Languages and Tools for Rule Modeling

Languages and Tools for Rule Modeling

Grzegorz Nalepa (AGH University of Science and Technology, Poland)
DOI: 10.4018/978-1-60566-402-6.ch025
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Abstract

This chapter presents selected practical issues of rule modeling. This field combines both classic artificial intelligence methods and software engineering. The chapter gives a concise presentation of selected relevant methods, and approaches, put in an engineering perspective. The modeling language used in the communication between business analysts and experts for analyzing the system requirements should not be too technical. It should allow for visual rule expressions, which can be understood by experts without an extensive technical training. The main goals of this chapter are: to summarize the formal foundations of rules found in the field of AI, including decision tables and trees; discuss main challenges in practical rule design, and modeling; introduce selected recent research in the field of rule design, focusing on visual modeling; and observe some important future trends in rule design and integration. In the chapter it is argued that efficient visual rule modeling methods are crucial for developing complex rule systems.
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Introduction And Motivation

Designing rule-based systems is not a trivial task. Standard software design approaches cannot be used directly, due some fundamental differences between knowledge and software engineering. These include non-procedural declarative knowledge specification, as well as important semantic differences between the rule-based representation and conventional design and programming languages.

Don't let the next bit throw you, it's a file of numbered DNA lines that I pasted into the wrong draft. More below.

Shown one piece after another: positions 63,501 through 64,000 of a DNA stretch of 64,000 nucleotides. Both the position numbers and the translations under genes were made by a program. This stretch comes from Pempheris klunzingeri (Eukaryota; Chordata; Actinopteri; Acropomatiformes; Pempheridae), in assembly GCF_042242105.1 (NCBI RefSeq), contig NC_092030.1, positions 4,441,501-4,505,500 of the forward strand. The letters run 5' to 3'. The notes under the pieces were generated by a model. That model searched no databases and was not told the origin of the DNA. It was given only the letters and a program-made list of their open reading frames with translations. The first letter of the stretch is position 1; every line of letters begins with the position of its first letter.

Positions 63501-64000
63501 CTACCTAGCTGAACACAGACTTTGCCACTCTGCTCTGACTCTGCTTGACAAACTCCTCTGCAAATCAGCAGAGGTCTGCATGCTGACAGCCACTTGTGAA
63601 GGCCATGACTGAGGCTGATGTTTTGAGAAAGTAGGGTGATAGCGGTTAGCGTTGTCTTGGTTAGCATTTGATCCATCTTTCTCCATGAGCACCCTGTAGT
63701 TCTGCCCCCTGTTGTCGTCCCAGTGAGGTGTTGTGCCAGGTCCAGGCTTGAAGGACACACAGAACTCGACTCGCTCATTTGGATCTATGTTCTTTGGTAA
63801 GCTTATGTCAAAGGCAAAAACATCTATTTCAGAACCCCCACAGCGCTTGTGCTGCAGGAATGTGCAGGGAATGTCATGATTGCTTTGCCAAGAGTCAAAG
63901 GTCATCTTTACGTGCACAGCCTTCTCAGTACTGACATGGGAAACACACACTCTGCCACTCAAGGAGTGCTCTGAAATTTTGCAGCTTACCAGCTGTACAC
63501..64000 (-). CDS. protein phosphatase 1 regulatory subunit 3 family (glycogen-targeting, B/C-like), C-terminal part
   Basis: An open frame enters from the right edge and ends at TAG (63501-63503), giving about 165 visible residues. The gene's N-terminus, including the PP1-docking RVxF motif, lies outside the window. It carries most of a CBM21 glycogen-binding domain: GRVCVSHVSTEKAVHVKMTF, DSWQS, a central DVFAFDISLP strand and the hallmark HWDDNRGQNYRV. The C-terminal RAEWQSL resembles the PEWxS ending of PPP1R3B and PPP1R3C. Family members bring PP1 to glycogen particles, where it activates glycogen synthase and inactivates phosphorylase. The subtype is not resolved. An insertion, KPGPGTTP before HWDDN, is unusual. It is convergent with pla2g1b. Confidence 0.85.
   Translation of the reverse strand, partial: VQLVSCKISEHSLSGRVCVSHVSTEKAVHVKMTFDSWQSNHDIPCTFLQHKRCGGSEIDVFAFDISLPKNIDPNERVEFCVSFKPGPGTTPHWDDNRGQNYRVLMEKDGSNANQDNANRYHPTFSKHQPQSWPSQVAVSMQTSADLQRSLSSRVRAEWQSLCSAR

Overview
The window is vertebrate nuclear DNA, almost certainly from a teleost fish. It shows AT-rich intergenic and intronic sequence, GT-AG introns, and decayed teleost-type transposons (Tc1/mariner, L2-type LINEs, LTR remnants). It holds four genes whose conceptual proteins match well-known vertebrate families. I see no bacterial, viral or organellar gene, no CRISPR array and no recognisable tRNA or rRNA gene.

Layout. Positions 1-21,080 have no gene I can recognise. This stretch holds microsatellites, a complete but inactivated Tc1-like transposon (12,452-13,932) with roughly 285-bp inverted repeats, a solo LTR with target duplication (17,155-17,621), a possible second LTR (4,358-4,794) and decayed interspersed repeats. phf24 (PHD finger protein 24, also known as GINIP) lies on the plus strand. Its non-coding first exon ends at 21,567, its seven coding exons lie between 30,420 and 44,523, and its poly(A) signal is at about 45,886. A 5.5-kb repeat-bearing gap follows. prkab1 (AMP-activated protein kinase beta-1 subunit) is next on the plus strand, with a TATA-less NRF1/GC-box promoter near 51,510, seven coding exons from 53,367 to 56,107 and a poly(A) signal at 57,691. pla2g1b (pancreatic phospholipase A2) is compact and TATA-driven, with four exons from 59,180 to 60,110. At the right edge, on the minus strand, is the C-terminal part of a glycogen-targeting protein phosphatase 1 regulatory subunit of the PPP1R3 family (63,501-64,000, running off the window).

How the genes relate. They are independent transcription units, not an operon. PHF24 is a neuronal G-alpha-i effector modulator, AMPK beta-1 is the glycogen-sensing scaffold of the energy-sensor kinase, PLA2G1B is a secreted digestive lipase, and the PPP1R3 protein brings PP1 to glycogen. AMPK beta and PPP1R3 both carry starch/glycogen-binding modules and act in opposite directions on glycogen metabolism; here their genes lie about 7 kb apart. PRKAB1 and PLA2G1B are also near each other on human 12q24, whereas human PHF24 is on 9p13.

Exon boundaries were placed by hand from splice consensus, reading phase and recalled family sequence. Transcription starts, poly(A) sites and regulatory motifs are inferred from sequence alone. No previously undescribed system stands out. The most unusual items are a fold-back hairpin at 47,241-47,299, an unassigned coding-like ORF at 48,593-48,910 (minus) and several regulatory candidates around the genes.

The motivation of this chapter is to present selected practical issues of rule modeling. This field combines both classic Artificial Intelligence (AI) (Russell & Norvig, 2003) methods and Software Engineering (SE) (Sommerville, 2004). In AI rules have been studied as a classic knowledge representation method (Brachman & Levesque, 2004, Ligęza, 2006, Harmelen & Lifschitz & Porter, 2007) for expert systems (Liebowitz, 1998, Giarratano & Riley, 2005). Some recent developments in Software Engineering, mainly in business rules systems make it use the AI experiences, putting them in a new context. The chapter gives a concise presentation of selected relevant methods, and approaches, put in an engineering perspective.

Principal objectives of this chapter are:

  • to summarize the formal foundations of rules, found in the field of AI, including decision tables and trees,

  • discuss main challenges in practical rule design, and modeling,

  • introduce selected recent research in the field of rule design, focusing on visual modeling,

  • observe some important future trends in rule design and integration.

In this chapter it is argued that efficient visual rule modeling methods are crucial for developing complex rule systems.

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Background

Knowledge Representation